And the winner is:
Winna, winna, chicken dinna! (name that movie...)

And then.. the BIG kid Contest:

Kids line up in anticipation.

...and they're off!

Who took home the trophy??


Big Mouth on The Big Guy. Nice tonsils.
23 grapes.

And I embarrassed the heck out of this guy with an innocent comment I made.


look, he's blushing!

And lastly, there was the Pie in the Face Contest. Each kid, and Mr. and Mrs. Finn, had a mason jar set out with their picture taped to it. We were told to place tickets in the jar of the person we most wanted to see take a pie to the face!

The kids spent a lot of their own money on this contest, trying to out-vote each other.
"You put one in my jar??!! Well, take that! I just put TWO in yours!"

Through the evening, we all added tickets to the jars. Finally, Mr/Mrs F counted out the votes.

We had an unexpected winner!

Ahhhhh! He's seriously re-thinking this whole thing....

But he's committed to the project. He 'Mans Up'.
Steeling himself for the pie (really just whipped cream)...

And like Emeril says,


The pie-thrower was picked by lottery system. It could have been anybody who put a ticket in Cadin's jar.
I did NOT put a ticket in Cadin's jar. Not me.
I wouldn't do that to ya, kid!


Takin' one for the team!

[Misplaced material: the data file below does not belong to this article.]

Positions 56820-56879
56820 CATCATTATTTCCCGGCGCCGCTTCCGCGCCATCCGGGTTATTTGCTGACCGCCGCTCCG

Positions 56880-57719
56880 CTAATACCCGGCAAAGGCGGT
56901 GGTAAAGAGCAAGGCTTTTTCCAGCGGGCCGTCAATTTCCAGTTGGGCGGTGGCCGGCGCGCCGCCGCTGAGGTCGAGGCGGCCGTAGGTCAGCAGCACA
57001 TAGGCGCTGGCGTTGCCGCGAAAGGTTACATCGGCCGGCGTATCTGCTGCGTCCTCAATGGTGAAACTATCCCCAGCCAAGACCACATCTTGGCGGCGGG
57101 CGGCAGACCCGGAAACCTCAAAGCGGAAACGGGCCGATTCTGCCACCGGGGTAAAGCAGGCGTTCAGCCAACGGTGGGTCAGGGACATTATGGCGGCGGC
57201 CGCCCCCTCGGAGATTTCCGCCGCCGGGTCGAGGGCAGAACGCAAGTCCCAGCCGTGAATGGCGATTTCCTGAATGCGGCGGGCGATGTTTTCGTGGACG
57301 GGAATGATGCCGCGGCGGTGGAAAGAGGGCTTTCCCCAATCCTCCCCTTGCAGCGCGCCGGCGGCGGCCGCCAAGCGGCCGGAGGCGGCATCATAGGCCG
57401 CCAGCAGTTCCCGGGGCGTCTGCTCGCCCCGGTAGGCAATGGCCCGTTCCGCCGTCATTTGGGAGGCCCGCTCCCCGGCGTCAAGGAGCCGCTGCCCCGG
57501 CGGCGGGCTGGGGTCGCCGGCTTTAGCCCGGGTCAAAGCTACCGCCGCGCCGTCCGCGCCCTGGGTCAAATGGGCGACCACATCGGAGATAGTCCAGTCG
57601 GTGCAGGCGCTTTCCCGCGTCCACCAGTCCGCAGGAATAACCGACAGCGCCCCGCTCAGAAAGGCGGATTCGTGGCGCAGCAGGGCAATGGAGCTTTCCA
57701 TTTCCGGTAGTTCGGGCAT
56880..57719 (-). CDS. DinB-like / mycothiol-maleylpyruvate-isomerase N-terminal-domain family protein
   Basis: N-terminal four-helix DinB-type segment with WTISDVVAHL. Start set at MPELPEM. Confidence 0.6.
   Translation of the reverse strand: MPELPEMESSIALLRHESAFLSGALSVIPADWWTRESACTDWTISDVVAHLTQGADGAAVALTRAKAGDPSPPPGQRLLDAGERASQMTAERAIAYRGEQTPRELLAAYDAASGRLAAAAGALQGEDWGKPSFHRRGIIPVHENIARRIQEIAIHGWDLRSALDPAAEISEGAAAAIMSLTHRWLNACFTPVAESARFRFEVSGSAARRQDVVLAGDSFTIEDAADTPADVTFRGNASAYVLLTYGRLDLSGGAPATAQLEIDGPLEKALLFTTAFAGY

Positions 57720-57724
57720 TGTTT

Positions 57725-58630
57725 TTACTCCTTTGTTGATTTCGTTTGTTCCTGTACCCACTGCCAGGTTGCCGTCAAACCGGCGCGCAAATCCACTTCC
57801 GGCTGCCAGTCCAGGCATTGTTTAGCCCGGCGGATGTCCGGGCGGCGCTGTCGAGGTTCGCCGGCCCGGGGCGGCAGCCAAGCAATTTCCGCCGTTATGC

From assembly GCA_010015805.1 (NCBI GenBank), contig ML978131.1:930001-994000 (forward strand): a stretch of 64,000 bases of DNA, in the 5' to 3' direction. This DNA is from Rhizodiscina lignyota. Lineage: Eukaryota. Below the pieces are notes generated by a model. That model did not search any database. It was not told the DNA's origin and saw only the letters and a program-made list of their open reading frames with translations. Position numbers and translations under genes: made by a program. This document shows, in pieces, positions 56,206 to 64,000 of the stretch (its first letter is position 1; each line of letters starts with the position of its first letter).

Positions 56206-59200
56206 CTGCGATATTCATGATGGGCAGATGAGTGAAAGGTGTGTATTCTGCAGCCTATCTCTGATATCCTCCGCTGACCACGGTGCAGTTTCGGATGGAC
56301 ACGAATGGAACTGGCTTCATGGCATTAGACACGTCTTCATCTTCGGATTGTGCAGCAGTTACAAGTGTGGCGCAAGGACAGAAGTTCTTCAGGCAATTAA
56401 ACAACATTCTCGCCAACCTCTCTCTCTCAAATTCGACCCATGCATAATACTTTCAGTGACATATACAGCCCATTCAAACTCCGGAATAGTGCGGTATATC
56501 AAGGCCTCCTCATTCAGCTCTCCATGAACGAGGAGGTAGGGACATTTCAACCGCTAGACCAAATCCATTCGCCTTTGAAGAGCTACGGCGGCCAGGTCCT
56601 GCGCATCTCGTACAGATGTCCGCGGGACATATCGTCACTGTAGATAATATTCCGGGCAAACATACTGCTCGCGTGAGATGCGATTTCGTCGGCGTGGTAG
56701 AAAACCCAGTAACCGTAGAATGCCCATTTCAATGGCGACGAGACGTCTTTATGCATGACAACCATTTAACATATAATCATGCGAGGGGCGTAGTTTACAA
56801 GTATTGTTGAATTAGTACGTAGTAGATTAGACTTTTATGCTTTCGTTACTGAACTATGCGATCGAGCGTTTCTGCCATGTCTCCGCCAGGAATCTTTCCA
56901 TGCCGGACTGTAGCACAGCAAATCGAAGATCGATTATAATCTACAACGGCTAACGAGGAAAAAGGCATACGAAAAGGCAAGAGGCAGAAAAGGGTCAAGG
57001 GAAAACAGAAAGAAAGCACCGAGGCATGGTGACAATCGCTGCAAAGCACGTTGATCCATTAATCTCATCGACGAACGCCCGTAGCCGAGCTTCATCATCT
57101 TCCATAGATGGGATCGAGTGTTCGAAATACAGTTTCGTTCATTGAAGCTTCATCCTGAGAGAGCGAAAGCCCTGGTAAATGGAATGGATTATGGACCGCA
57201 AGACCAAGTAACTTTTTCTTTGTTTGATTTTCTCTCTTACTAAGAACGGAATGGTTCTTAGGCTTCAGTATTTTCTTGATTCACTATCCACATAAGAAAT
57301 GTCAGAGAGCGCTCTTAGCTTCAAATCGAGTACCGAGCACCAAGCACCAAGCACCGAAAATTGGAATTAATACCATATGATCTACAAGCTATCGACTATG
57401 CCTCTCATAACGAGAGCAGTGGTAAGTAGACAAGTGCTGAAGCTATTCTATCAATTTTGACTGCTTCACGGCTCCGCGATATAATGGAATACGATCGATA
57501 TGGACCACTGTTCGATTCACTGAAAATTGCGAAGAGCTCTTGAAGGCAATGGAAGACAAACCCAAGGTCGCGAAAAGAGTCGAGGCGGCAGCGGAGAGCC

What a good sport!

Now, I didn't notice this the night of the event. As I was going through the 400 pictures I took, I saw this sub-plot being played out before me...

Thing One, looking rather...distressed. This was taken around the time the name was being drawn for the pie contest. Last minute regret, maybe?

She's questioning Mrs. Finn about the pie throwing details. Where will it land? How will he breathe? Is this a good idea?
Another kid shows some concern.

Mrs. Finn knows the score. She knows me. (ocd)
She knows my kids. (kids of ocd mom)
She assures her all will be well.
"But Mrs. Finn, what if it gets all over the place?? What about his clothes and his hair??"
It's not easy being the daughter of an obsessive clean freak.

Mrs. Finn has the patience of a Saint.

But check out the last picture:

Cadin's in one piece, lungs intact, just ever so slightly sticky...but look at the other two!

Can I translate the look on Thing One's face for you?


"Oh My God I can't believe my Mother let that happen."

Seriously, her whole world was turned on its head that evening.
Now lest you think my kids are doomed to a lifetime of therapy...remember that The Big Guy is the antithesis of my clean-freak gene. We are the yin and the yang of dirt.
I don't know what that makes our offspring, but they sure are cute!

And I am so happy to announce that the kids not only met, but exceeded their fundraising goal.
They cleared seven hundred dollars that night!